When we took over our place in 2009 the rain that fell on the house roof was collected from the 3 down spouts in 200 litre drums which, when full, simply overflowed onto the ground. Perhaps this was just part of an unfinished system but it seemed silly to me.
Some time after moving in I modified the system to direct water from the down spouts to a small pond and an upper swale to better distribute it into the surrounding landscape. While this was an improvement it made sense to be keeping back some of that good fresh clean drinkable rainwater in the case of emergencies. So, finally I got a tank and included it into the system.
The roof has 3 catchment areas that drain to each of the down spouts. The lowest (and smallest) of which goes directly to a small pond where it refreshes the goldfish water.
When rain falls on the main roof area (indicated in orange) it comes out of the gutter and fills a vertical section of spouting with a small tap on the bottom. This is the first flush diverter which allows the first 10 litres or so to bypass the tank since this is the water that would have the most bird droppings and dust in it.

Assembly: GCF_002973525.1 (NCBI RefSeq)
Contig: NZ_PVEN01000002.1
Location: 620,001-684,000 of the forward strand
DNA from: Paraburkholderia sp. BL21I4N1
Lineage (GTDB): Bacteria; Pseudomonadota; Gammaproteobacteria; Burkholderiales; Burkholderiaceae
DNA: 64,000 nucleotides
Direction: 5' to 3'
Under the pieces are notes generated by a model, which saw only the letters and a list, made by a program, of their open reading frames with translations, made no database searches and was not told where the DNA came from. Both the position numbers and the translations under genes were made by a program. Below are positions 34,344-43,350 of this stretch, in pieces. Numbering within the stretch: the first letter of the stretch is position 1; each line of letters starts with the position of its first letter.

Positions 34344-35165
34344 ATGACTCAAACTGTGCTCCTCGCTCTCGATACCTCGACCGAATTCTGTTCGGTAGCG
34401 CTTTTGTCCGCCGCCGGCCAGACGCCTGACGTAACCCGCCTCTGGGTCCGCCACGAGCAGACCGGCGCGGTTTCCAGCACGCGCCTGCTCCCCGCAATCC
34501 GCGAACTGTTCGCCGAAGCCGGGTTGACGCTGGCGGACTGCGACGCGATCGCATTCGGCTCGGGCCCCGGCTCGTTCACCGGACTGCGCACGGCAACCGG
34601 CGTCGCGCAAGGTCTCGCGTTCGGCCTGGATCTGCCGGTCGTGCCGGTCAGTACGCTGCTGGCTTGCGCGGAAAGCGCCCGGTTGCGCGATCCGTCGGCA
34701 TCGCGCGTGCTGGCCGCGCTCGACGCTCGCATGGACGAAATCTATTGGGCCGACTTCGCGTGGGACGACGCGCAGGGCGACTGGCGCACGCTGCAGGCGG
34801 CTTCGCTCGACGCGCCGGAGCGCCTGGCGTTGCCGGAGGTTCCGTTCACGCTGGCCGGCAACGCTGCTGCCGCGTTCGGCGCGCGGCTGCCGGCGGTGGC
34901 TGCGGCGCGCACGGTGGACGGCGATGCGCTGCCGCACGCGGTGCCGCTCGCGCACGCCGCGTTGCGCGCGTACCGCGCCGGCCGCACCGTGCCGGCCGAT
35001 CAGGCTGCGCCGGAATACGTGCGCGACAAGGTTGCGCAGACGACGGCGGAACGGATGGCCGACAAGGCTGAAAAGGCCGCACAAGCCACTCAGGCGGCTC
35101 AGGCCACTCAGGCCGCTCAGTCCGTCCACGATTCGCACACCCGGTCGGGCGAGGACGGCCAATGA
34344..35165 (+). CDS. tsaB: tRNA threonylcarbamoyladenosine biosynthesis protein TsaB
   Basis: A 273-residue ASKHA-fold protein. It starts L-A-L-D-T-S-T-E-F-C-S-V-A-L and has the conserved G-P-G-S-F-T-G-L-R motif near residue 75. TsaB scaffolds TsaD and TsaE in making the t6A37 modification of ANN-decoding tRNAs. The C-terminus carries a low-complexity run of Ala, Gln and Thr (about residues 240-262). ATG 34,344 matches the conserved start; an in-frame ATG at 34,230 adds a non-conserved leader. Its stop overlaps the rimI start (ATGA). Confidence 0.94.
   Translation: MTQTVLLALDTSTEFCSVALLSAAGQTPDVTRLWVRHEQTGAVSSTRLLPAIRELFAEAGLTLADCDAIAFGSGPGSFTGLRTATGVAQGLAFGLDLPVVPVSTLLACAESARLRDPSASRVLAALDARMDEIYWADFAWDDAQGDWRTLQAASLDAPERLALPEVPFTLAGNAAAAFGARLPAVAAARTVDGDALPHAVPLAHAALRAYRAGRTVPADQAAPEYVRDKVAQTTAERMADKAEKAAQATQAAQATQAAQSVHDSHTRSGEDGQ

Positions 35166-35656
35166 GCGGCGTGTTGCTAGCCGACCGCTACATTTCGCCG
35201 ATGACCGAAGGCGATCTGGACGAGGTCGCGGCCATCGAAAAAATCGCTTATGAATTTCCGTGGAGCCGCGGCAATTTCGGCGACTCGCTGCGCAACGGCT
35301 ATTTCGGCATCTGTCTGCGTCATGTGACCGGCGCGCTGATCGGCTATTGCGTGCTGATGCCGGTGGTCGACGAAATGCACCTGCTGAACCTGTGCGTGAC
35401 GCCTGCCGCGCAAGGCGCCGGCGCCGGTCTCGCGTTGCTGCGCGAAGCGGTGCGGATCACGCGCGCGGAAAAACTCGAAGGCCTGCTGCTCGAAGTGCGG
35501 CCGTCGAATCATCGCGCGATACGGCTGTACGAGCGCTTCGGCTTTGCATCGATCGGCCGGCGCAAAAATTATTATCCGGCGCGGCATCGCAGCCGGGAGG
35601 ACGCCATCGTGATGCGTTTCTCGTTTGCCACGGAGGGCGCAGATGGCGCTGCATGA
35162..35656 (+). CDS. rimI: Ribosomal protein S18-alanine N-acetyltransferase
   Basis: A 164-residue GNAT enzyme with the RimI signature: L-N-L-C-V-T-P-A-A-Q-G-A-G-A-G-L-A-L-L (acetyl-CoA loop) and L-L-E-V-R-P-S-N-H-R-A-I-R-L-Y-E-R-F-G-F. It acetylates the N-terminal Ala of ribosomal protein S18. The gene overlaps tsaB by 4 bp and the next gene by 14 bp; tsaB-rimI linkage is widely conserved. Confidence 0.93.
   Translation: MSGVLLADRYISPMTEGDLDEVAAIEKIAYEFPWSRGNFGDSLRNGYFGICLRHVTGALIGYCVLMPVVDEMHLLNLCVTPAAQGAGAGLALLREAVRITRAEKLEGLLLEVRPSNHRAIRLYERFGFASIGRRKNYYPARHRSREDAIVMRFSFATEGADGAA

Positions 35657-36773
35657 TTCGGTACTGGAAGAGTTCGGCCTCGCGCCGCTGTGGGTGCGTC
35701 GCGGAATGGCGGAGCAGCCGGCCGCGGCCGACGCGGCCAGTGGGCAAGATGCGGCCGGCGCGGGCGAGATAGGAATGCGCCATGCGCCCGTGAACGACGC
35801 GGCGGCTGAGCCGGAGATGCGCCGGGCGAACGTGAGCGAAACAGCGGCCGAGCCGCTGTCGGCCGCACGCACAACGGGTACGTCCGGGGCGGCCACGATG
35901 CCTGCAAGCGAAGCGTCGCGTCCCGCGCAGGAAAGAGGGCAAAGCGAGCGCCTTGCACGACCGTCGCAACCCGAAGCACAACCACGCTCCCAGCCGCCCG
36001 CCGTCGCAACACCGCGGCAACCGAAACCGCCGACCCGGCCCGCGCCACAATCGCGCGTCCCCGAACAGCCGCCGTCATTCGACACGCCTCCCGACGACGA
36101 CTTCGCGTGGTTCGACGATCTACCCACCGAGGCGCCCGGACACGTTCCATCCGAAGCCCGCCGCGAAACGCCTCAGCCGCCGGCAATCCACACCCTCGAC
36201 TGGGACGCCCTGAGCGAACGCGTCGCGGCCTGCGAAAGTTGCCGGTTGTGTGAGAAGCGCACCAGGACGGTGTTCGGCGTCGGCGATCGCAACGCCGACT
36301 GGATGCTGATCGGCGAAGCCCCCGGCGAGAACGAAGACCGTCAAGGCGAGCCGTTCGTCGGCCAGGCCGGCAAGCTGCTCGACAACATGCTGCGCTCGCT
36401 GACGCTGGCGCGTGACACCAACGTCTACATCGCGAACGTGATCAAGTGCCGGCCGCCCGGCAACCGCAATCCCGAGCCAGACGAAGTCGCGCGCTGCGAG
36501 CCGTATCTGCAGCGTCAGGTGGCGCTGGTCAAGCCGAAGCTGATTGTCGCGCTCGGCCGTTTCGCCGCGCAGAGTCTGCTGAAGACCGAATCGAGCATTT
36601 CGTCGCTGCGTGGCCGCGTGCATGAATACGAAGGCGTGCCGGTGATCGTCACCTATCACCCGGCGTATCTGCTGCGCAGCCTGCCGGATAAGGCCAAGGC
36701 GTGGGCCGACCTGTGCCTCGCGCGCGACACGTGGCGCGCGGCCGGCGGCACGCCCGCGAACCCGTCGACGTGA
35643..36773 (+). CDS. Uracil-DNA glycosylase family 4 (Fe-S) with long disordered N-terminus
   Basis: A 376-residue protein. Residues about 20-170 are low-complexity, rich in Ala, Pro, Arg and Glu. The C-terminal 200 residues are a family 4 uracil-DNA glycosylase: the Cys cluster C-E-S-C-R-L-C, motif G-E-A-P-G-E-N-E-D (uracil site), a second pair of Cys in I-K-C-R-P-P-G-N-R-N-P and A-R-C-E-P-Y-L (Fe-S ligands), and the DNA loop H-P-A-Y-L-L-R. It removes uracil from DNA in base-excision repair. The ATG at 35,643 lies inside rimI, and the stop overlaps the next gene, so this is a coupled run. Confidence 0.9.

Once the diverter is full the water spills over and heads into the concrete tank where it enters via the top and slowly fills up. The tank overflow is configured in such a way that water is drawn out from the bottom of the tank in such a way as to gradually 'vacuum' sediment off the floor of the tank. This is achieved by running a loop of perforated pipe around the inside on the floor of the tank and then up the inside before exiting the tank just below the inlet, then back down the outside to the ground where it joins with the first flush diverter and is directed away, along with the red section of roof, to the top swale.
The blue 'T' that sticks up where the overflow exists the tank can be covered / blocked to induce a syphon effect that will completely flush and vacuum the tank.
Now I have a reliable source of good clean safe drinking water on hand kept cool and dark in the concrete.
This final image shows just how much rain falls on 1.5 hectares of land with an annual rate of 1200mm. That's 18,000 cubic meters or 18,000,000 litres or a cube measuring 26 meters along each side